Respect The Dictator

2 03 2018

Not unlike Deputy Dictator Gen Prawit Wongsuwan being unable to get his head around the notion that a bunch of puppet underlings can obsequiously ask for some details about his luxury watches, The Dictator is flummoxed and angry that activists have mocked him.

The military has been sent out to warn “pro-democracy activists against mocking Prime Minister Prayut Chan-o-cha by wearing so-called ‘Yut-nocchio’ masks…”. The military thugs have also demanded that the activists “refrain from public speeches attacking the government [the military junta].”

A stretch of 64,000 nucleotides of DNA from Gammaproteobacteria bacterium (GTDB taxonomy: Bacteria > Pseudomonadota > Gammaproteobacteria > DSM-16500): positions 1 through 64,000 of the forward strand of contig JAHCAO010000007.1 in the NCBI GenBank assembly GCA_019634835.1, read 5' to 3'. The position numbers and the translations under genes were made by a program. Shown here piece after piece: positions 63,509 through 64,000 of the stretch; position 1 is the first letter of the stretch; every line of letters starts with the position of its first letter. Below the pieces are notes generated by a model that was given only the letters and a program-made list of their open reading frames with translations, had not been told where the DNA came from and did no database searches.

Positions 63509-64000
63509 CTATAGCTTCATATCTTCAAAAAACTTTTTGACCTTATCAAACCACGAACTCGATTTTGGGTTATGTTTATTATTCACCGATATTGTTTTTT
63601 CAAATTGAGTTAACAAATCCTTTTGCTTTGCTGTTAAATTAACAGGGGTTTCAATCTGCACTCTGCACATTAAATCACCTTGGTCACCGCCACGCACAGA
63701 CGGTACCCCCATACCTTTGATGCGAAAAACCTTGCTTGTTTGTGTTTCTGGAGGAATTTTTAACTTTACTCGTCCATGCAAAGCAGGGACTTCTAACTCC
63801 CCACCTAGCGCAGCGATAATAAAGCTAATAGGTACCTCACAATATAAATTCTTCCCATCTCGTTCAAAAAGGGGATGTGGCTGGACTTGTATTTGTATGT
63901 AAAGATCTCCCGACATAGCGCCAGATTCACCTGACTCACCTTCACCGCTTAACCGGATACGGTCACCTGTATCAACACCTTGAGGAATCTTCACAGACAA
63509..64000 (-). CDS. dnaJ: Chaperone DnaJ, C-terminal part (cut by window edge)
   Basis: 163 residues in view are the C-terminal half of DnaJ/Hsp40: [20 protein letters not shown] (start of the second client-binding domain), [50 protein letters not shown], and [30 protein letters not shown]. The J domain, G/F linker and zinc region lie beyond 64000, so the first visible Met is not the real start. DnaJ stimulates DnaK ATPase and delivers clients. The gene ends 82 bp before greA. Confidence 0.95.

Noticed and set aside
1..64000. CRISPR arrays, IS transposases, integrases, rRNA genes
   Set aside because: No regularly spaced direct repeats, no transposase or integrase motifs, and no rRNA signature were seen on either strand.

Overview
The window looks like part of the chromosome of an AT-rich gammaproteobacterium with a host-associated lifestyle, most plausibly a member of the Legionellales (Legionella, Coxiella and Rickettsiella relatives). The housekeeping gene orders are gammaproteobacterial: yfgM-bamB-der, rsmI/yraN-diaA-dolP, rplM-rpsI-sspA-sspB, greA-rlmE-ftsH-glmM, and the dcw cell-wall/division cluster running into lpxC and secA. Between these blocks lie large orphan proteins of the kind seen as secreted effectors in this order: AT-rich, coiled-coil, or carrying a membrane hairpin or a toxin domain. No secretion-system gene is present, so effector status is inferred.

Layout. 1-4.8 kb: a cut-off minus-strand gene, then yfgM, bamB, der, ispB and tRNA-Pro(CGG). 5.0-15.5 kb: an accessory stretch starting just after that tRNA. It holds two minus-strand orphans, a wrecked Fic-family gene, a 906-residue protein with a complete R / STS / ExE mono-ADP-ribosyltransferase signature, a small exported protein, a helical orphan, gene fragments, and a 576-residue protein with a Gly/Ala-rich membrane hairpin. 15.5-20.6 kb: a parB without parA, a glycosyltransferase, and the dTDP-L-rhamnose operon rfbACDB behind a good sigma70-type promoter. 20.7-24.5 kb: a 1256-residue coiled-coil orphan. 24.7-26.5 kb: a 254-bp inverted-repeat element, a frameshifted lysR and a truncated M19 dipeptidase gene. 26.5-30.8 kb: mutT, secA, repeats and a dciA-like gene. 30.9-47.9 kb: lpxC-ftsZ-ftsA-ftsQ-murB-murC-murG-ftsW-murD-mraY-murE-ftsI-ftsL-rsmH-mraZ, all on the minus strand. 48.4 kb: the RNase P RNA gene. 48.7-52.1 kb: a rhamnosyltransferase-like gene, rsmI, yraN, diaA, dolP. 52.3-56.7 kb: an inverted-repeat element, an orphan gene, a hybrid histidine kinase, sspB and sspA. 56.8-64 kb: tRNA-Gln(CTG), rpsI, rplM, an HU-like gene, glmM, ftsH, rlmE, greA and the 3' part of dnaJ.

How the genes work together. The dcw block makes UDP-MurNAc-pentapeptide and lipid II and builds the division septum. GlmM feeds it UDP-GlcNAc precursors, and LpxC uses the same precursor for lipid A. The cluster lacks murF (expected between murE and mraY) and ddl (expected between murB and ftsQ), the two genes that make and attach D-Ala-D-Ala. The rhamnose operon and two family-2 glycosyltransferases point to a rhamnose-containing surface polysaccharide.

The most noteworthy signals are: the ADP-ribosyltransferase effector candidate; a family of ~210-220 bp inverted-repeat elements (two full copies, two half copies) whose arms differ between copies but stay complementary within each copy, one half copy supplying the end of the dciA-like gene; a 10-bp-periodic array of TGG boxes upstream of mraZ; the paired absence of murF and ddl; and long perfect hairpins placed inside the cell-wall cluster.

Spoofing The Dictator now appears to be off limits.

Junta spokesman Maj Gen Piyaphong Klinphan stated: “The organisers must think hard about whether mocking the country’s leader that way is appropriate…”.

Spoofing and mocking leaders are centuries old practices that even included royals before the lese majeste law was so harshly used. But the junta mouthpiece declared “Gen Prayut is a respected figure in society,” saying “it’s not appropriate that they let their imagination go overboard with such parody…”.

Now Gen Prayuth is no shrinking violet and he portrays himself as a tough guy, so why the need to protect him from such antics. We think it has to do with the neo-feudal hierarchies that throwback regimes and royalists have normalized for “modern” Thailand, most especially in the military. The higher-ups demand that underlings and lesser persons know their place.



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